Essay:What's wrong with the death penalty system in the United States?

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Note: This is an original work by Dan Holmes, and is far from complete.

A Liberal Trend?

Despite the predictions of many that capital punishment would die in the United States following a general trend throughout much of the rest of the world, the majority of states still retain laws allowing for the death penalty, although the majority of executions now seem to occur in Texas.[1] This aforementioned trend against capital punishment is perhaps showing nonetheless, as fewer executions are taking place, and as fewer Americans support capital punishment, although as of 2005, 68% of Americans still support executing murderers.[2] While to an extent this may be due to increasing liberal attitudes, it is possible that another cause may be that the inefficiency of capital punishment in America leads people to turn against the system. A recent newspaper editorial in Pennsylvania, where some judges allow condemned prisoners a seemingly infinite amount of appeals, advocated abolishing capital punishment in the state because only three of the hundreds of inmates on the state's death row have actually been executed since the Supreme Court re-legalized capital punishment in 1976, all of whom voluntarily dropped their appeals.[3]

The Cost of a Broken System

It is undeniable that the system in many, if not most, states, is broken. Only 321 exeuctions took place in the United States from 2001 to 2005.[4] Even in Texas, which executes far more inmates than any other state, Ronald Chambers has managed to escape the lethal injection gurney for 31 years as of April 2007.[5] In California, which has over 64 times as many inmates on death row as have actually been executed (only ten inmates) since 1976, the Chief Justice of the State's Supreme Court had said that "it's literally true that the leading cause of death on death row is old age." [6] This is cost inefficient for the state prison system and for taxpayers. California is currently building a new death row to the cost of $265 million,[7] despite the fact that the state has had severe budget problems in the last few years. This project, which has attracted bipartisan criticism, only highlights part of the problem. The cost of housing prisoners and allowing the appeal process to take its time adds up. Dudley Sharp of Justice for All, an organization that supports the death penalty, concedes that a year on death row is more expensive than a year in prison for a murderer who is serving a life sentence, but demonstrates that a death row inmate who is executed after a six-year stay on death row would cost a state approximately $3.5 million less than if he were imprisoned for fifty years.[8]

Capital Punishment as Deterrence?

Due to the inefficiency of the death penalty in the United States that, quite frankly, makes it unlikely that any given condemned criminal in the United States will be executed any time soon, it is no surprise that studies have not shown that states with capital punishment have lower violent crime rates than those who do not. One study shows that the 12 states without the death penalty tend to have the lowest crime rates of all.[9] Although this study and graph may look convincing, many questions remain. First, most of these states are located in the northern United States, and a number of the states with the highest crime rates are located in the Deep South, so geographical and cultural factors certainly also affect the crime rate. Also, just because a state has capital punishment on the books does not mean that executions often occur there. Many states are "death penalty in name only", such as Kansas, which has not executed anybody since the 1960s. If criminals were swiftly executed with a greater frequency, and if these executions were publicized in the media, a real deterrent effect might take place. Since this has not happened, in my opinion, this study doesn't show the whole picture. A real deterrence effect might take hold if executions actually occurred.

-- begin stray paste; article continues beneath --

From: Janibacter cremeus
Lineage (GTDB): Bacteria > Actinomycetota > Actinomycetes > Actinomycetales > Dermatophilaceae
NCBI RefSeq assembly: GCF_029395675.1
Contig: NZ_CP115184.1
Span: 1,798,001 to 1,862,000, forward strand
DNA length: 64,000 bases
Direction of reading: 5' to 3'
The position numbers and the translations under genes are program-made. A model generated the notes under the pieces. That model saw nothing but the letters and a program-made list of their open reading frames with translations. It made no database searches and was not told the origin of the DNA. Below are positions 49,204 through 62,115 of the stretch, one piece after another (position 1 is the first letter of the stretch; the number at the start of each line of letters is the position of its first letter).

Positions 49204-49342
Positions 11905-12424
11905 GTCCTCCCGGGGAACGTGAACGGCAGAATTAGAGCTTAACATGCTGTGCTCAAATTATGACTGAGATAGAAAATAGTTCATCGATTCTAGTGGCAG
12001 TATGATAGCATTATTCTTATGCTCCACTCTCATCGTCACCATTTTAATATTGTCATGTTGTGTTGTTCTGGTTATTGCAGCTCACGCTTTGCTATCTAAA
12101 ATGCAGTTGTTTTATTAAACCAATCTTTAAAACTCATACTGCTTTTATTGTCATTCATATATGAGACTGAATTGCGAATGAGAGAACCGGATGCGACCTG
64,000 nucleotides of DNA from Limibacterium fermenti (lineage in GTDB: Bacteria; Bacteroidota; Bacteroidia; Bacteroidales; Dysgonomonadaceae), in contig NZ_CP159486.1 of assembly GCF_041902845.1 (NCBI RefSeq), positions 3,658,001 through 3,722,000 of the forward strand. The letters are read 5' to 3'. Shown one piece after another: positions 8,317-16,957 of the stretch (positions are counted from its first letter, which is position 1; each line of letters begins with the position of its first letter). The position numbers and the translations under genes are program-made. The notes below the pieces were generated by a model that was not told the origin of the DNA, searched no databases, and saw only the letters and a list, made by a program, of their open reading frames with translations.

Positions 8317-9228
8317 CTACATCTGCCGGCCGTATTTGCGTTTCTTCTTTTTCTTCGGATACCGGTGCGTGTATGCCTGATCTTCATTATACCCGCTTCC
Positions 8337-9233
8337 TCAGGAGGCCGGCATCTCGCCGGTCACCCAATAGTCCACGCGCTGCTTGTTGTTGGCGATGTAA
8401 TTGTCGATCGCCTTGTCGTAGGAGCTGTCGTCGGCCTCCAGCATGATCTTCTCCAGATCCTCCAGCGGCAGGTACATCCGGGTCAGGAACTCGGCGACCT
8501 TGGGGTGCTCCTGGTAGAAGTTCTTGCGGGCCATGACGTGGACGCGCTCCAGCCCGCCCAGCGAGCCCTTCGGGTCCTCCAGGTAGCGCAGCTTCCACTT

Well, What About Innocence?

Perhaps the most popular argument against capital punishment in the United States today is that of innocence. Concerns over the risk of executing an innocent prisoner prompted former Illinois governor George Ryan to empty death row right before he left office.[10] The Death Penalty Information Center, which opposes capital punishment, claims that 123 innocent people have been exonerated from death row since the 1973.[11] However, these numbers are disputed. Ward Campbell, former California Assistant Attorney General, claimed that the majority of these people were most likely not actually innocent (though it should be noted that about 20 fewer people were on the list at this time).[12] It should be noted, however, that many of the exonerated people were convicted before DNA testing became widespread. Now, in the 21st century, it should be easier in many cases to conclusively prove guilt or innocence. Therefore, the issue of innocence may not be as significant in the future should capital punishment remain in the United States.